While the exact origin of charring whiskey barrels may never be known, one thing is for sure: it’s responsible for the signature flavor of bourbon.
Elijah Craig and The First Charred Barrel
Some historians claim that Elijah Craig’s barrels caught on fire and, to save money, he continued using them anyways. Others believe he charred them to remove the remnants of whatever was previously stored in them.
Fun Fact: A well-made barrel can have a lifespan of 60 years, so barrels were often used to house multiple items over their lifetime, from sugar to fish and whiskey.
Whatever the true reason, Elijah Craig was the first distiller who aged whiskey in charred oak barrels. The results on the whiskey were undeniable, greatly improving its flavor. After tasting the success of aging whiskey in a charred barrel, he spent his life refining the process and continually improving the flavor. Over time, this spirit would become known as bourbon.
A Brief History of Charring
Its precise origins remain unknown but charring was likely a result of coopering, or the barrel-making process. Most barrels would have had at least a small amount of charring, as toasting the interior was necessary to get the wood pliable and able to be bent into the correct shape.
Some historians speculate that distillers began to notice a difference in flavor depending on how much charring there was. Typically, the heavier the char, the better the flavor.
Other theories date the practice back to France in the 1400s with the making of cognac. If so, distillers in Kentucky likely adopted the practice to improve the appeal of their product to the French settlers in New Orleans.
One of the most practical reasons for charring barrels is that wood is prone to many things, including mold, rot, and insects. Charring essentially creates a protective layer, prolonging the life of the barrel and increasing its safety.
The Importance of Charring Barrels
Whether it came about on purpose or was a happy accident, charring barrels is an important stage of the bourbon-making process. Nowadays, only new barrels can be used (and they can only be used once), so charring isn’t about eliminating any lingering previous flavors.
Rather, charring is what primes the wood and impacts the flavor of the spirit in several different ways.
Charring Opens the Wood
While uncharred barrels will still impart flavor into spirits, charring it makes it easier for the whiskey to extract its natural flavors.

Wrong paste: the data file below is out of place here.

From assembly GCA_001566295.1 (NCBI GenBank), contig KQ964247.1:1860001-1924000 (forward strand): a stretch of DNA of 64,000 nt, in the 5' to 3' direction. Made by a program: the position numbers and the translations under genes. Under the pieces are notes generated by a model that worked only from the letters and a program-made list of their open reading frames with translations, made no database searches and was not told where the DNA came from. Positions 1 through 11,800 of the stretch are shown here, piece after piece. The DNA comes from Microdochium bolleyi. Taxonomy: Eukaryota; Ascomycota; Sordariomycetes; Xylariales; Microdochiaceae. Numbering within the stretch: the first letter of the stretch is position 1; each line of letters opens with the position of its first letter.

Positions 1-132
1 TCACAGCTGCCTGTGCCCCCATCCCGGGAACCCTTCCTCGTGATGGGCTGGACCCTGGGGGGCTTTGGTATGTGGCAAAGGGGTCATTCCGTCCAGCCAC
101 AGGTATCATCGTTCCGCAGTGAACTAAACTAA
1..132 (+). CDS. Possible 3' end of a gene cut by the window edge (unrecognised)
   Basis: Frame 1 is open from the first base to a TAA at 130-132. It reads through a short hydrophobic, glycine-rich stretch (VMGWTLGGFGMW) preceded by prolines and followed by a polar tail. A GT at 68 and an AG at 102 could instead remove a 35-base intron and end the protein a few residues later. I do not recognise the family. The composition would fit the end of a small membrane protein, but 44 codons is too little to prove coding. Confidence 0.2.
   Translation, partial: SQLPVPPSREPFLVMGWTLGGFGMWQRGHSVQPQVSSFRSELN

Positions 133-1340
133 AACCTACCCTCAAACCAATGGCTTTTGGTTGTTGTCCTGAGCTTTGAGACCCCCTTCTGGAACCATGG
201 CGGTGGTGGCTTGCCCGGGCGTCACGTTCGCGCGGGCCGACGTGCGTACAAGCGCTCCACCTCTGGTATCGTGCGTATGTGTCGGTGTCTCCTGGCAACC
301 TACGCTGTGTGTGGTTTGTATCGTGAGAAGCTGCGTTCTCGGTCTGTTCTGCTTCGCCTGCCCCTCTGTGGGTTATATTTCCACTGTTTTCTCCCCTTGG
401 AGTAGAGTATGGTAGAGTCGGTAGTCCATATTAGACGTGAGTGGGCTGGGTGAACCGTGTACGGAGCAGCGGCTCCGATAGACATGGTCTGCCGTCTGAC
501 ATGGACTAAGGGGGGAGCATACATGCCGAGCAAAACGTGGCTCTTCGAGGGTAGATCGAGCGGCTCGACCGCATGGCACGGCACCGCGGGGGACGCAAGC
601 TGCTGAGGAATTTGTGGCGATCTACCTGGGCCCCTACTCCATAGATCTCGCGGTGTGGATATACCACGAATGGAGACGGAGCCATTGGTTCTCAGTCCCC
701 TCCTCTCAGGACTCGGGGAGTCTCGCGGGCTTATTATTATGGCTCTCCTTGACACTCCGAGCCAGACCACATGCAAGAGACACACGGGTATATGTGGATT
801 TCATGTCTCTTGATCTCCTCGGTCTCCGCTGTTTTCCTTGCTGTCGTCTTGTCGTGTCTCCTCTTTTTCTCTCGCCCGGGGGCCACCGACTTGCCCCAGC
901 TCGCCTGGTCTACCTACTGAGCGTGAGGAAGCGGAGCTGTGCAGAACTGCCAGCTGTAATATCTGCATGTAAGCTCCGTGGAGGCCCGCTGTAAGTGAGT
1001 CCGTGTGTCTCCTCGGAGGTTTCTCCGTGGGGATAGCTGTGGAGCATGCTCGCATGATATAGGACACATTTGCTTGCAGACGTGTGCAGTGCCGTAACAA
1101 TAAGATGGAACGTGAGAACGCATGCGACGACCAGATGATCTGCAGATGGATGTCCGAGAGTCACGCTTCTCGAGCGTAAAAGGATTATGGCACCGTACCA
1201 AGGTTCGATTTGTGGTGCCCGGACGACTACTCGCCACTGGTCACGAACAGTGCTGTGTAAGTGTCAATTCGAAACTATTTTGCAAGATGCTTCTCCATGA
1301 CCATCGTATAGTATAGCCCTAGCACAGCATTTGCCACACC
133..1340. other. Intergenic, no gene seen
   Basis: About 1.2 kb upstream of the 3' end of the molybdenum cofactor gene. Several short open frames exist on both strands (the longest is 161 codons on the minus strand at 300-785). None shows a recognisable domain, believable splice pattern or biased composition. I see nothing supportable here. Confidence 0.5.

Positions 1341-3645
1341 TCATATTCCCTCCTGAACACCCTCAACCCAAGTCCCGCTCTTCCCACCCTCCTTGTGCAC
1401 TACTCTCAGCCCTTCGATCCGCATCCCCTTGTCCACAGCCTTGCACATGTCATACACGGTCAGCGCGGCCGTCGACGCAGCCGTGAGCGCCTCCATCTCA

Charring Increases the Presence of Lignin,
Lignin, or the source of vanilla, will have a more potent flavor the longer a barrel is charred.
Charring Introduces Toffee and Caramel Flavors
Likely not the first two flavors you think of when picturing wood, charring results in the breakdown of hemicellulose, or wood sugars, which creates the flavors of toffee and caramel.
Different Levels of Charring
Not all char is created equal. Distillers recognize four levels of charring, or how long the interior of a barrel is exposed to high heat.
Level One: 15 seconds. Many drinkers note a slightly sweet spirit with an undertone of campfire.
Level Two: 30 seconds. You’ll likely notice hints of vanilla and coffee (move over, Starbucks). Some drinkers also note a touch of spice.
Level Three: 35 seconds. The most common level of char among breweries and distillers. Strong flavors include caramel, vanilla, and spice.
Level Four: 55 seconds. This intense level of char creates the deepest flavor and is often the least sweet. Some distillers refer to this level as an “alligator char,” named for the rough, scale-like texture of the wood after the charring is complete.
The higher the level, the deeper the color. Char time also affects other flavors such as coconut and woody notes. For them, the higher the char, the lesser those flavors.
The Distinction Between Whiskey and Bourbon
All bourbon is whiskey, but not all whiskey is bourbon. The key distinction? Bourbon must be aged in charred white oak barrels.
In the 1840s, farmers distilled whiskey from corn and aged it in charred oak barrels, selling entire barrels to retailers and bars. Unfortunately, many bars and sellers would blend this whiskey with cheap and sometimes unhealthy ingredients to increase their profits.
Distilleries petitioned the government for help, wanting to protect their products and brands. The result was the “Bottled in Bond Act of 1897,” which set strict rules for what could be labeled as whiskey, as well as the process it had to undergo.
President Taft further refined the definition of whiskey in 1909. Prohibition created a temporary stall in the development of whiskey, which saw a resurgence in 1933. This resurgence saw a clear distinction between traditional whiskey and bourbon, one of the most popular drinks in the United States today.